#1
Sep2913, 09:07 PM

P: 75

1. The problem statement, all variables and given/known data
The question is: Consider a hypothetical ideal gas with internal energy U = NkT_{o}(T/T_{0})^{α+1}, where T_{o} and α are positive constants. Show that in an adiabatic process, V*exp[(1+1/α)(T/T_{o})^{α}] = constant. 2. Relevant equations PV^{γ} = constant γ = C_{p}/C_{v} C_{p} = C_{v} + Nk 3. The attempt at a solution I'm pretty sure that I'm supposed to show that [(1+1/α)(T/T_{o})^{α}] is equal to γ and since PV^{γ} = constant, V*exp[(1+1/α)(T/T_{o})^{α}] = constant. When I try to solve it though I can't get the solution to come out. I differentiate U to get C_{v} = Nk(1+α)(T/T_{o})^{1+α}. When I plug that into γ I get γ = 1 + 1/[(1+α)(T/To)^{α}]. Either I'm just not simplifying it enough and the answer is correct, or I solved for λ incorrectly, or my equations are incorrect. I don't know which it is though. 



#2
Sep2913, 10:06 PM

P: 1,902

PV^{γ} = constant is not valid for this problem. It follows from the usual internal energy for ideal gas, U(T)=nCvT Here you have a different function U(T) and you have to find the relationship between volume and temperature. (for the "usual" ideal gas this will be TV^{γ1} = constant ) You can use the first law in conjunction with the equation of state to do this. 



#3
Sep2913, 10:32 PM

HW Helper
Thanks
P: 9,817

Is PV^{γ} = constant when Cv depends on T? ehild 



#4
Sep3013, 10:58 AM

P: 75

Thermodynamics help 



#5
Sep3013, 11:00 AM

P: 75





#6
Sep3013, 11:08 AM

Sci Advisor
HW Helper
Thanks
PF Gold
P: 4,420

dU=C_{v}dT PV=RT From the first law, for an adiabatic reversible process, how is dU related to PdV? 



#7
Sep3013, 11:18 AM

P: 75





#8
Sep3013, 11:23 AM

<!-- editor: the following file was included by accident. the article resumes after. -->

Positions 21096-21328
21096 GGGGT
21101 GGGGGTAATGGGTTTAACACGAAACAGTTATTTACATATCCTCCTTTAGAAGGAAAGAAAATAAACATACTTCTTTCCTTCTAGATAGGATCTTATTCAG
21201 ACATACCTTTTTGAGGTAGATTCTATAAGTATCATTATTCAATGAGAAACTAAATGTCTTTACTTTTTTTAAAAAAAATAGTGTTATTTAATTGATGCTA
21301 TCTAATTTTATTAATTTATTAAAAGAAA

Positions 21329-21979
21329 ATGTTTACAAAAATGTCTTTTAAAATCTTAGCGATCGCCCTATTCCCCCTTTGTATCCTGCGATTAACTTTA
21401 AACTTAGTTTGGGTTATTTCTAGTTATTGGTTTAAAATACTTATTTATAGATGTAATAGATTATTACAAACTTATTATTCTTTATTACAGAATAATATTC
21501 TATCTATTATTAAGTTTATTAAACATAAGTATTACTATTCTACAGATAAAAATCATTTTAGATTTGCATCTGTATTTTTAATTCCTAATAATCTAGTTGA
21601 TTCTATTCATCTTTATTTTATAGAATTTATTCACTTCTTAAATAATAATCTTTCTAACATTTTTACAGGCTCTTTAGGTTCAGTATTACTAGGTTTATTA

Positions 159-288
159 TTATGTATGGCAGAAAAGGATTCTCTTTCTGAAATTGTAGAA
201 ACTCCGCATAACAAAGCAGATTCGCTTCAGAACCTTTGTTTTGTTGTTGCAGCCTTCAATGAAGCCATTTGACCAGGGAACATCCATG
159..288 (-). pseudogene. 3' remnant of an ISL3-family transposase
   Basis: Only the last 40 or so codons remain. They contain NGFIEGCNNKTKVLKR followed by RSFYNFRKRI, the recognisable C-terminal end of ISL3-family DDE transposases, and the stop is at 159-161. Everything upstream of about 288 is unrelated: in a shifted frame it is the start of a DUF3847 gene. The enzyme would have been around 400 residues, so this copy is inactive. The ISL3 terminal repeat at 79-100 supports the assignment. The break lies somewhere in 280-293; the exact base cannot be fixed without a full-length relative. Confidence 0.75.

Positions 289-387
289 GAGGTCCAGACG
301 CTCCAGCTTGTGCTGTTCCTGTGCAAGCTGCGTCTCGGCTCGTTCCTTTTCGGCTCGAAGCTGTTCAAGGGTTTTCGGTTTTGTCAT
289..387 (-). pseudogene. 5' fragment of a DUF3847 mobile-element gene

HW Helper
Thanks
P: 9,817

U is given as function of T. PV=kNT is valid for the ideal gas, and also the First Law is valid. For an adiabatic process dU=PdV. Use P=kNT/V, and integrate.
ehild 



#9
Sep3013, 11:31 AM

P: 75





#10
Sep3013, 11:45 AM

Homework
Sci Advisor
HW Helper
Thanks ∞
P: 9,154





#11
Sep3013, 12:36 PM

P: 75

I'm not sure what to do with that 



#12
Sep3013, 01:31 PM

P: 1,902

But the idea is "forget gamma". And "forget pv^gamma". Does not apply here. 1. From first law applied to adiabatic process you have: dU=pdV You have U(T) so find dU. 2. You have PV=nRT so you can eliminate p on the right hand side: pdV= nRTdV/V So you will have an equation relating V and T. Integrate (after separating variables) and you'll find that exponential relationship. 



#13
Sep3013, 01:57 PM

Sci Advisor
HW Helper
Thanks
PF Gold
P: 4,420

You have the equation of U as a function of T, and you know know that
[tex]C_v=\frac{\partial U}{\partial T}[/tex] Just differentiate the equation for U with respect to T, and write [tex]dU=C_vdT=\frac{\partial U}{\partial T}dT=PdV[/tex] Then, just substitute the ideal gas law for P, and integrate. 



#14
Sep3013, 02:14 PM

P: 1,902

Cv=∂U/∂T is valid for a "real" ideal gas. The whole point here is that U(T) is not given by dU=CvdT but by that other, more complicated formula. If he does what you suggest he'l get just the usual [tex]TV^{\gamma 1 }= constant[/tex] and not the formula required by the problem. But the method will work. This is what I tried to explain as well. Just use [tex]dU=Nk(\alpha +1) (T/T_0)^{\alpha} dT[/tex]. There is no need to introduce Cv or gamma. 



#15
Sep3013, 02:54 PM

Sci Advisor
PF Gold
P: 1,111

$$ C = \frac{Q}{\Delta T} $$ by considering a constant volume (hence ##W=0##), without invoking an ideal gas. 



#16
Sep3013, 03:26 PM

P: 1,902

Oh, I see. I used partial derivatives. I meant that dU=CvdT may not apply to other systems. It is valid only for some systems, like ideal gas in the "proper" definition. So dU=Nk(α+1)(T/T0)^α dT You don't need to define or use a specific heat to solve the problem. Sorry for the confusion. 



#17
Sep3013, 07:02 PM

Sci Advisor
HW Helper
Thanks
PF Gold
P: 4,420

[tex]C_v=Nk(\alpha +1) (T/T_0)^{\alpha}[/tex] Are you uncomfortable with an ideal gas heat capacity that varies with temperature. A temperaturedependent heat capacity is part of the definition of an ideal gas that we engineers use. 



#18
Sep3013, 08:38 PM

P: 1,902

I don't feel any discomfort about temperature variation of Cv or about Cv in general. Even Cp it's bearable, despite all these pressure variations. 


Register to reply 
Related Discussions  
Thermodynamics Zemansky Heat and Thermodynamics book question  Advanced Physics Homework  0  
Thermodynamics and Statistical Thermodynamics References  Science & Math Textbook Listings  9  
Physical Chemistry books (Thermodynamics/Statistical Thermodynamics/Kinetics/QM)  Science & Math Textbook Listings  1  
Thermodynamics: violation of 1st and/or 2nd law of thermodynamics in a heat engine  Introductory Physics Homework  7  
Prof teaches Statistical thermodynamics in a Classical Thermodynamics class  Academic Guidance  10